Amazing optical illusion tricks your BRAIN into thinking this traffic

Amazing optical illusion tricks your BRAIN into thinking this traffic light is red

If you see a traffic light while driving, it is very important to be sure what color it is showing.

But this optical illusion may make you doubt yourself, because at first glance the top light appears to be red.

However, when the cyan filter is removed, you can see that it is actually gray and that your brain has tricked you into thinking otherwise.

This trick was shared on TikTok by serial illusionist Dean Jackson or @beatonthebeeb, who explains how it works.

At first glance, the red light appears to be red. However, when the cyan filter is removed, you can see that it is actually gray and that your brain has tricked you into thinking otherwise

This trick was shared on TikTok by serial illusionist Dean Jackson or @beatonthebeeb, who explains how it works When our brain recognizes the context of the image and believes it should appear red, it interprets the gray light as such

This trick was shared on TikTok by serial illusionist Dean Jackson or @beatonthebeeb, who explains how it works. When our brain recognizes the context of the image and believes it should appear red, it interprets the gray light as such

WHAT IS COLOR CONSTANCE?

Color constancy is the phenomenon that allows our eyes and brain to perceive something as the same color under different lighting conditions.

However, this ability can be tricked into making one color appear different than it really is when adjacent to another.

“It’s your brain working overtime trying to convince you of the red,” he said.

At the back of the human eye are photoreceptors – cells that respond to incoming light.

These come in two types, “rods” or “cones,” and while rods are sensitive to movement and night vision, cones can see color.

Humans have three types of cone cells, and each is most sensitive to a specific color, either red, green, or blue.

The color cyan is a combination of green and blue, which means that a cyan filter only lets through these two colors except red.

So if a cyan filter is placed over a red light, most of it will not be able to penetrate and the object should appear dark gray or black.

However, when our brain recognizes the context of the image and believes it should appear red, it interprets the gray light as such.

That is, when we zoom in and it no longer looks like a traffic light, the image appears as gray as it really is.

Mr. Jackson presents another example of this by showing an image of a gray Coke can covered with strips of cyan filter.

The stripes with the filter appear red for the same reason as above, but the gray stripes without the filter appear due to the “color constancy” principle.

This is the phenomenon that allows our eyes and brain to perceive something as the same color under different lighting conditions.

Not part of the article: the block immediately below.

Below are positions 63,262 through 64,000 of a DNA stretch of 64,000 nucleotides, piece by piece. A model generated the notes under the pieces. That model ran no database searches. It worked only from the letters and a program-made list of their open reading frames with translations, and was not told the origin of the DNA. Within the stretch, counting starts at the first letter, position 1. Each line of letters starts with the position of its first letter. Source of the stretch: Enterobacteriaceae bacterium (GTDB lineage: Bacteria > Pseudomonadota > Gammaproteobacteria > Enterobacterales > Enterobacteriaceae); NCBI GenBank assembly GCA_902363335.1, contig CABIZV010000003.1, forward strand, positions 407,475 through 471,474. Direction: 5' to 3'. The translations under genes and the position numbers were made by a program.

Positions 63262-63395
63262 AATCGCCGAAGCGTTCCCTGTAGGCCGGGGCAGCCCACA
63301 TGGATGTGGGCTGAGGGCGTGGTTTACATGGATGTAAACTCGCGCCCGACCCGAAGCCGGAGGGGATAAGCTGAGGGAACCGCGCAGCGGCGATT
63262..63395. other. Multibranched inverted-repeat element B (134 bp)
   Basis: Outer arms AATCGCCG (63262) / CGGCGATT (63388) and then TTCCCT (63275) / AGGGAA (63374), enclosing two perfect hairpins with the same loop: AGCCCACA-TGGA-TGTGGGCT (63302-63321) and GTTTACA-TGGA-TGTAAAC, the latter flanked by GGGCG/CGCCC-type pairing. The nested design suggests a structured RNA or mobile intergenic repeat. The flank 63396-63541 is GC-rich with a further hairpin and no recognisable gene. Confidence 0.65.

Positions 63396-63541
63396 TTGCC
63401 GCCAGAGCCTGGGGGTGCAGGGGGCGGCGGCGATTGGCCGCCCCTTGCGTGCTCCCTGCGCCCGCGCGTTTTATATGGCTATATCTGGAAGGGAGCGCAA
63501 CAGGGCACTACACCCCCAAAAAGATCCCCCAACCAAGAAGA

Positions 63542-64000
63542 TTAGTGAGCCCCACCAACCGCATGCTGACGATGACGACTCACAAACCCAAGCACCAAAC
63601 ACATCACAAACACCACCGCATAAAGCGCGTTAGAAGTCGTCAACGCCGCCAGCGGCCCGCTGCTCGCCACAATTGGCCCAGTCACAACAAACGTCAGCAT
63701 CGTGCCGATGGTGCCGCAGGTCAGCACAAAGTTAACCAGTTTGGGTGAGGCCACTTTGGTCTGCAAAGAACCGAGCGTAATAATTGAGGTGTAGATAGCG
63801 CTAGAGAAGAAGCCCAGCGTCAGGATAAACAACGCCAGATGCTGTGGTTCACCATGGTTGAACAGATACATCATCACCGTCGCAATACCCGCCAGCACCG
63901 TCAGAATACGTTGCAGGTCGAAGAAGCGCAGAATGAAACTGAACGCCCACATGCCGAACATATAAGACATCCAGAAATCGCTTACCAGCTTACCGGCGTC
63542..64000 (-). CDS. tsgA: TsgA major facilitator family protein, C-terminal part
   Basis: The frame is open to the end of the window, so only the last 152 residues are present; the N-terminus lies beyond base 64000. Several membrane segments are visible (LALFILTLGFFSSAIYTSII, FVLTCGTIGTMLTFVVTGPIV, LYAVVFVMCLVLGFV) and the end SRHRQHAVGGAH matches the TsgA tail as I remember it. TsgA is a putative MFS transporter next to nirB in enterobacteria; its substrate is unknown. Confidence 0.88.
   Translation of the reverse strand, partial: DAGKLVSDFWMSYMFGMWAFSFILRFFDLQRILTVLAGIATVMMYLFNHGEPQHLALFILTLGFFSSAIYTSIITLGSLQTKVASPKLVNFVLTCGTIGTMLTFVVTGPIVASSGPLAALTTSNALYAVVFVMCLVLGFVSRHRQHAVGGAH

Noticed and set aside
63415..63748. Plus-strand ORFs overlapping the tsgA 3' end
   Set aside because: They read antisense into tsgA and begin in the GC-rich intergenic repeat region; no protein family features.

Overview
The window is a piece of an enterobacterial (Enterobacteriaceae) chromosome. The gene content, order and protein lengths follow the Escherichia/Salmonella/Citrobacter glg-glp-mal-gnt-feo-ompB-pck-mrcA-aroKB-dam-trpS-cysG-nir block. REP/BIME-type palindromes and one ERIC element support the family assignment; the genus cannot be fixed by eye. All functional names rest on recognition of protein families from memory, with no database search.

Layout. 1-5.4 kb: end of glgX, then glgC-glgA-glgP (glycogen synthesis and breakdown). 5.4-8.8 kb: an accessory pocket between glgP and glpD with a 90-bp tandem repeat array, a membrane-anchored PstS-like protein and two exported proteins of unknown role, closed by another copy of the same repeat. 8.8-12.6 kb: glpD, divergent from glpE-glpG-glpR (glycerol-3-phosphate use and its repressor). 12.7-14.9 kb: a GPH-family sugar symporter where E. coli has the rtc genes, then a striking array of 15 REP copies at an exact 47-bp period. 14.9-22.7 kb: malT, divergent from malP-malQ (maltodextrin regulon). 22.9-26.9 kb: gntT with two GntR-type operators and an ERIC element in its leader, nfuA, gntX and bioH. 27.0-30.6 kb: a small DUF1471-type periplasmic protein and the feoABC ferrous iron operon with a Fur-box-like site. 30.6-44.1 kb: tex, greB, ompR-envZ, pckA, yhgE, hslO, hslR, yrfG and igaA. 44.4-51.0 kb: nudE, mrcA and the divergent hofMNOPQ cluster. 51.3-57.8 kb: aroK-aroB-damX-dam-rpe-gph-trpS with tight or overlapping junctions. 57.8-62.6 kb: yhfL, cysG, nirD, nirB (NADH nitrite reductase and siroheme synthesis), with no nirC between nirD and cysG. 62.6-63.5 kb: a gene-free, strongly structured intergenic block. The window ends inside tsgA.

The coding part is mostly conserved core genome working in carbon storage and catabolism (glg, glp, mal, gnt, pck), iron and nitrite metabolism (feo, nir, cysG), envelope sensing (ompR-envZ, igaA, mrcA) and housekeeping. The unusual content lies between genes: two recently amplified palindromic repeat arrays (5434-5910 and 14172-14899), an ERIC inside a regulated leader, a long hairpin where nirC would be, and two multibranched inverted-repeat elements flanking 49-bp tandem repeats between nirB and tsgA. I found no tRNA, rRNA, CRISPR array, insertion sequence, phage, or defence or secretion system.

However, this ability can be tricked into making one color appear different than it really is when adjacent to another.

In this case, a cyan stripe next to a gray stripe can make the gray appear red.

The stripes with the filter appear red for the same reason as above, but the gray stripes without the filter appear due to the principle of

The stripes with the filter appear red for the same reason as above, but the gray stripes without the filter appear due to the “color constancy” principle.

Scientists have also debunked another illusion that makes the series of squares below appear to be moving when in fact they are static.

You see them as shifting because your brain is being fooled by a phenomenon known as “illusory motion.”

Our brains recognize a change in light as movement, so adjacent light and dark edges, even if static, activate motion-sensing neurons in the visual pathways.

The illusion has been part of human history for 20,000 years, when prehistoric artists used natural outcrops of rock to add illusory volume and depth in cave drawings of horses and bison.

This optical illusion uses illusionary movement to trick your brain into believing the squares are moving.  This happens because of the glowing edges that your eyes perceive as movement

This optical illusion uses illusionary movement to trick your brain into believing the squares are moving. This happens because of the glowing edges that your eyes perceive as movement

Stunning optical illusion tricks your brain into believing a static black hole is expanding

A stunning optical illusion can trick the brain into believing a static black hole is expanding, researchers have shown.

This science-new illusion of an “expanding hole” was created by Professor Akiyoshi Kitaoka, a psychologist at Ritsumeikan University in Kobe, Japan.

In tests, 86 percent of the volunteers perceived the central black hole expanding as if moving into a dark environment like a tunnel or falling into a hole.

The image is so good at fooling our brain that it causes our pupils to dilate, just like if we were really moving into a dark area.

Read more here

Look at this picture.  Do you perceive the central black hole expanding as if you are moving into a dark environment or falling into a hole?  The

Look at this picture. Do you perceive the central black hole expanding as if you are moving into a dark environment or falling into a hole? The “expanding hole” is an illusion new to science, researchers say